Problem with the oven mittens is that they’re designed for the person who lives with someone else. While its easy to get the first mitten on and secured, try doing the second one by yourself, when all you have is a “mitted” hand to do it? Suffices to say, I tried the oven mitten (only one) on the first night. Come to find out that I woke up the following morning without the headgear on. In fact, it had been so forcefully removed and thrown that it took me 10 minutes to find it! In my haste to take it off, I threw it and it hit the floor so hard that it slid UNDER the door to my closet! How’s that for one’s subconscious sending a message? So, I was trying to figure out how to get the second oven mitten on by myself. There was literally no way to get it done. So, I had a great idea. There’s a 14 year old girl named Courtney who lives in an apartment on my floor. I’m friendly with her parents, and have in the past helped tutor her in certain subjects (most notably geometry). She flashes a beautiful metal smile herself.
Anyways, one recent Friday night I knew that her parents were going out to the movies and leaving her there. As soon as her parents left, I knocked on their door and told her I needed her help. When she came into my kitchen and saw my headgear on the table, her eyes bulged and she started laughing. Laughing SO much so, I might add, that I noticed her teeth are no longer bound in metal, which made me feel great! I explained the situation and she agreed to “latch down” the second arms for me.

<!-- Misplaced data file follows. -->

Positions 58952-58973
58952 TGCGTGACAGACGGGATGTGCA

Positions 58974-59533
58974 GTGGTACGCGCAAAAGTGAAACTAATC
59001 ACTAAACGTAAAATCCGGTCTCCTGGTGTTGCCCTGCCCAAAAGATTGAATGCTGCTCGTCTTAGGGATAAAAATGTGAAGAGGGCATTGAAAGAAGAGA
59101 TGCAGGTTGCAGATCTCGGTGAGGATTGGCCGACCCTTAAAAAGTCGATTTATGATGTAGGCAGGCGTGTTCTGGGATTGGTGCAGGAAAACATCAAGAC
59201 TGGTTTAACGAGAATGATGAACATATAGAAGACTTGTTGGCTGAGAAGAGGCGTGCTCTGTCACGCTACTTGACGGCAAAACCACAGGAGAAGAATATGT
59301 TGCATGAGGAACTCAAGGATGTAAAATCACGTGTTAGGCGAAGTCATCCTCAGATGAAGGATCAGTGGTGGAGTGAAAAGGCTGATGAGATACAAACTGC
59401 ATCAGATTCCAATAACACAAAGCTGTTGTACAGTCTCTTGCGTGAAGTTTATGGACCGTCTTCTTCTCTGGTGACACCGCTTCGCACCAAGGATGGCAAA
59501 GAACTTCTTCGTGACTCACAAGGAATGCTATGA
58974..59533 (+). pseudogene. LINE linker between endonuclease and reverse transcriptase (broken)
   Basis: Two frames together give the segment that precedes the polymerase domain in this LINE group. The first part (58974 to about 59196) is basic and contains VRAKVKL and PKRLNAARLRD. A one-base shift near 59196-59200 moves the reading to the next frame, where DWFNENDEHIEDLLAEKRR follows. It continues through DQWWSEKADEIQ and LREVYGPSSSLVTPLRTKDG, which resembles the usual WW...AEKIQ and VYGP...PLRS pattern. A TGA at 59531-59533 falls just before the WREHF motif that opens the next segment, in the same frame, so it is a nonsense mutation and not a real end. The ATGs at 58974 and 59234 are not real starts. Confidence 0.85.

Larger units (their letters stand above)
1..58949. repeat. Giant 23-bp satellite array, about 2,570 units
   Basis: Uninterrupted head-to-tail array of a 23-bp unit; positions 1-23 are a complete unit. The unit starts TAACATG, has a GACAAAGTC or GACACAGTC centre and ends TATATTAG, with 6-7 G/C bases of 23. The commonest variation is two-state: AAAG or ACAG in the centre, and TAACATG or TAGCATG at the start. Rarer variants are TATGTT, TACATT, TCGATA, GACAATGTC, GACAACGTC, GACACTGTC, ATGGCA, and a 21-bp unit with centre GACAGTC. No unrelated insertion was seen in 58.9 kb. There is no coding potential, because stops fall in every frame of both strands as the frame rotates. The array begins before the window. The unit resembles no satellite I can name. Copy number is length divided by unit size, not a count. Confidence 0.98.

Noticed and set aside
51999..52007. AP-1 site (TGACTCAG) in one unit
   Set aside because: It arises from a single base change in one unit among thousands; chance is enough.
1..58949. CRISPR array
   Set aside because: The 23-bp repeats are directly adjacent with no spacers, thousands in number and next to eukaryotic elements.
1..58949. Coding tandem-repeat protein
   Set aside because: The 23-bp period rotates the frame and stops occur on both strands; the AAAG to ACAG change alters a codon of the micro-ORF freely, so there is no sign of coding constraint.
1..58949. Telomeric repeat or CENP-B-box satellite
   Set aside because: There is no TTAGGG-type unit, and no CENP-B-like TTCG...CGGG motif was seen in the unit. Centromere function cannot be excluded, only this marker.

After a few minutes of shooting the breeze, she left. So there I was, at 9PM on Friday night having just worn my headgear in front of a 14-year old girl wearing really tight oven mittens. As I went to the TV room (in a typical NYC apartment, the TV room, kitchen, bedroom are all one and the same, so it was more like walking to another “sector” of my apartment) to watch anything and just get tired, I realized that I was unable to even turn the channel as I needed access to my fingers to change it. I think I watched about an hour of some right wing “go to war on Iraq” show that really tired me out. With some difficulty, I managed to hit the off button on the TV, and went to get ready for bed.